Before I purchased this ink I was quite curious about how it would perform on dark colored paper. I had dreams that it would be the fountain pen equivalent of a gold paint marker, but the unfortunate reality is that it isn’t. When used on darker paper, Golden Sands takes on an appearance that’s closer to bronze than gold, but you can still get some shimmer out of it if you apply it in sufficient volume.
As much as I enjoy the appearance of Golden Sands, its performance is finicky to say the least. Specifically, the shimmer particles will sometimes clog the feed in your pen, and the results can be quite frustrating. When the particles get stuck in the feed, you’re often left with just a muted shade of yellow that shades well but is otherwise uninspiring. Worse yet, the clogged particles can cause issues with ink flow. Sometimes this will take the form of partial skipping, but it can also result in full-on blockage.
The interruption to ink flow has been especially annoying when I use Golden Sands in pens with flex nibs. Because the shimmer particles clog the feed, flex nibs tend to railroad more often than usual when using this ink. Moreover, the distribution of the shimmer particles can often be uneven, which results in some characters having a beautiful gilded look while others are just a mustardy shade of yellow.
I really don’t enjoy that asymmetry, so one way I’ve found to get around it is to use my flex nib pens essentially like dip pens. I start by vigorously shaking the bottle, and then draw a small amount of ink into my pen. It’s generally a good idea to shake this bottle before using the ink, especially if it’s been sitting for some time, as the shimmer particulate tends to settle to the bottom rather quickly. The initial inking results in a feed that’s nicely saturated and works well for the first few characters of flex writing. Once I run into railroading, I’ll just dip the nib and feed into the bottle again, gently tap off any excess ink, and continue writing. From time to time you may need to cap the bottle and shake it a little more to ensure the shimmer particles are suspended. It’s definitely a slower approach to flex writing than I’d prefer, but I do find it provides the best results.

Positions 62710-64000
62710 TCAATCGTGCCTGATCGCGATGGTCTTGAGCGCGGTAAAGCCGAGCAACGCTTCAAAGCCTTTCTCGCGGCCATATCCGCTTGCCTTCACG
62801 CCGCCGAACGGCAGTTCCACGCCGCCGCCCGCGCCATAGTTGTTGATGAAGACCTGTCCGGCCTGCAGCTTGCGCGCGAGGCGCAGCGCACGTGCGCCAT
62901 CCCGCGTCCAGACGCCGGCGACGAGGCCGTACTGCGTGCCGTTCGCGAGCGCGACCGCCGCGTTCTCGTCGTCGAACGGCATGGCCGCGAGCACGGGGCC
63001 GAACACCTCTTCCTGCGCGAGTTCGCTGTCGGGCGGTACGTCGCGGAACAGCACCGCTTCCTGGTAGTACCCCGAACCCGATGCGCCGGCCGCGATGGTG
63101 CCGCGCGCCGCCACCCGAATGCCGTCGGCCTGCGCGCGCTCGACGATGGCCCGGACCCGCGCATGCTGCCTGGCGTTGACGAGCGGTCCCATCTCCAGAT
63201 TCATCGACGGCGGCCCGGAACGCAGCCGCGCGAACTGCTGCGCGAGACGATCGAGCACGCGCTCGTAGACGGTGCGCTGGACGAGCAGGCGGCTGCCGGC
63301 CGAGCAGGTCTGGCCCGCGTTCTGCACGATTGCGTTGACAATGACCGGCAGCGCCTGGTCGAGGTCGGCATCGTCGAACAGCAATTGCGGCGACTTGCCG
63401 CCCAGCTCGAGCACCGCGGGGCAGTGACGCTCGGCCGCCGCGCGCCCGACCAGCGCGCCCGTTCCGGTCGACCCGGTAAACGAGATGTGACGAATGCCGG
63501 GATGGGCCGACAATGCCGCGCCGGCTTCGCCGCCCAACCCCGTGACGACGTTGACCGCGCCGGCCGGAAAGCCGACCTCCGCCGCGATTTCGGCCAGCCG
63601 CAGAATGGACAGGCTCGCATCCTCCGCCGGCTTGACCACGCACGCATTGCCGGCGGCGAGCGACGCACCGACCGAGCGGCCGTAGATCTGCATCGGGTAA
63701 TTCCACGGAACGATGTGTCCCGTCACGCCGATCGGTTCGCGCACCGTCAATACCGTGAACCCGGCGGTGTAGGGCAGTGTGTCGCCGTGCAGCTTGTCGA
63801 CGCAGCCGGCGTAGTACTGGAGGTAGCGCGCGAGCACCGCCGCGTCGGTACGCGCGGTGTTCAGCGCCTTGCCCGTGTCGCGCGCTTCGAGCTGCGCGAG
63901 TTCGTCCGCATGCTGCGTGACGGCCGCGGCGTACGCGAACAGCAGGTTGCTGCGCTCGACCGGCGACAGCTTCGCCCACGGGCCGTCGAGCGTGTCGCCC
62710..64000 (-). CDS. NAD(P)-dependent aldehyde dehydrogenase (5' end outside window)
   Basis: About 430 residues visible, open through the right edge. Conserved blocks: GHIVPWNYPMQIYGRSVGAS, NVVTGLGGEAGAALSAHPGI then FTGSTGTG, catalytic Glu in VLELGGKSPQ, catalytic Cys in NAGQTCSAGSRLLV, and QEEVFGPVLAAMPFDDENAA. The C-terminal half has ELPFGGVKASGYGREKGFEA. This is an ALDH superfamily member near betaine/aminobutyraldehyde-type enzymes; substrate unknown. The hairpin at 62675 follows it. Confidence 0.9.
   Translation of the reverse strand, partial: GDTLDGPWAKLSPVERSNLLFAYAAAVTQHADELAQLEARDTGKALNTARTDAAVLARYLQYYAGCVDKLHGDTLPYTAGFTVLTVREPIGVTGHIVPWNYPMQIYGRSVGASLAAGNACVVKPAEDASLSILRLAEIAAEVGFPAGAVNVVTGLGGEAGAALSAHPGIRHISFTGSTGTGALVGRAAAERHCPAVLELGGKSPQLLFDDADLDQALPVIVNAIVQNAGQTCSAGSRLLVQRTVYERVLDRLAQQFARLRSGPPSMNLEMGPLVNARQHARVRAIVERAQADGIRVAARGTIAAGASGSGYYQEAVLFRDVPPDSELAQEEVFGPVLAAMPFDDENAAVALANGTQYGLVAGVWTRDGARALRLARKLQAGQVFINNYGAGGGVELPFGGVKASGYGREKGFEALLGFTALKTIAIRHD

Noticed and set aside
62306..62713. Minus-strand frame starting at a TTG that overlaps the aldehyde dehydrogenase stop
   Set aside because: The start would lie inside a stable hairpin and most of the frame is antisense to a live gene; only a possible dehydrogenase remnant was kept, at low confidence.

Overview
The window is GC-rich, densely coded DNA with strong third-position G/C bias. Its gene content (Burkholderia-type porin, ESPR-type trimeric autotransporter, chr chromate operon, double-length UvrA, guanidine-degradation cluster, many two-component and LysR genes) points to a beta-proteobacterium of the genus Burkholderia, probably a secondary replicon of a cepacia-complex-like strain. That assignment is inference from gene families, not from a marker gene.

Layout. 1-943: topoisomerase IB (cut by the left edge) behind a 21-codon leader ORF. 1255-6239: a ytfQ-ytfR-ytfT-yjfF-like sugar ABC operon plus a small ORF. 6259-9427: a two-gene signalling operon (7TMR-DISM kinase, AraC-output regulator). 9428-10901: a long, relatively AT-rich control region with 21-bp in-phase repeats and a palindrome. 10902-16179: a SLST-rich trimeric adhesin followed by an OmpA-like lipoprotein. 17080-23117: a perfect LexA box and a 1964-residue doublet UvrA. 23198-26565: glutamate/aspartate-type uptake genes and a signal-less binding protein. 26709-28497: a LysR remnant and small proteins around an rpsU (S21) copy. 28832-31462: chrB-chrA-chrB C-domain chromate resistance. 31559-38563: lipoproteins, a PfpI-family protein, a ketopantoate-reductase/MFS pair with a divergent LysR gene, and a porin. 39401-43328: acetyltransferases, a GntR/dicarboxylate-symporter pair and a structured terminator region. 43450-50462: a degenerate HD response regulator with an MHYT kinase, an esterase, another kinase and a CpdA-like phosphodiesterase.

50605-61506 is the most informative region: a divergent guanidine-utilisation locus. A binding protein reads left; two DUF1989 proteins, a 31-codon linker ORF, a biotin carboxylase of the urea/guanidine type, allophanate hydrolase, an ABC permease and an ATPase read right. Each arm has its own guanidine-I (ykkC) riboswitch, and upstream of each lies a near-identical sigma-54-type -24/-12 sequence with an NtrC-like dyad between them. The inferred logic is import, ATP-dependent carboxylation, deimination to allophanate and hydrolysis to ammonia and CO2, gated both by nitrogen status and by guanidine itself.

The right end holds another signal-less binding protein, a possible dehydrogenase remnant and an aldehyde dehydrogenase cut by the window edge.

Finally, I should mention that Golden Sands takes quite a bit of time to dry. When first put down on paper, the ink takes on a much darker, brownish appearance, especially when used with flex nibs. As the ink dries, the hue will slowly change to the vibrant gold you see in most pictures, but be prepared to wait. And when I say ‘wait,’ I mean minutes, not seconds.
As of the time of this writing, $18.50 is the best price I’ve found for a 50ml bottle of Golden Sands. That works out to $.37/ml. That rate may seem middle-of-the-road for fountain pen inks generally, but it’s actually rather affordable for a shimmering ink. J. Herbin’s 1670 or 1798 lines are noticeably more expensive ($.53/ml) as are shimmering inks from De Atramentis ($.46/ml), but there are also shimmer inks that are slightly less expensive, such as Nemosine’s TwINKle line ($.34/ml). Having said that, I’m not sure there’s a comparable substitute for Golden Sands at a more affordable rate, so if you’re really taken with it there may not be another option.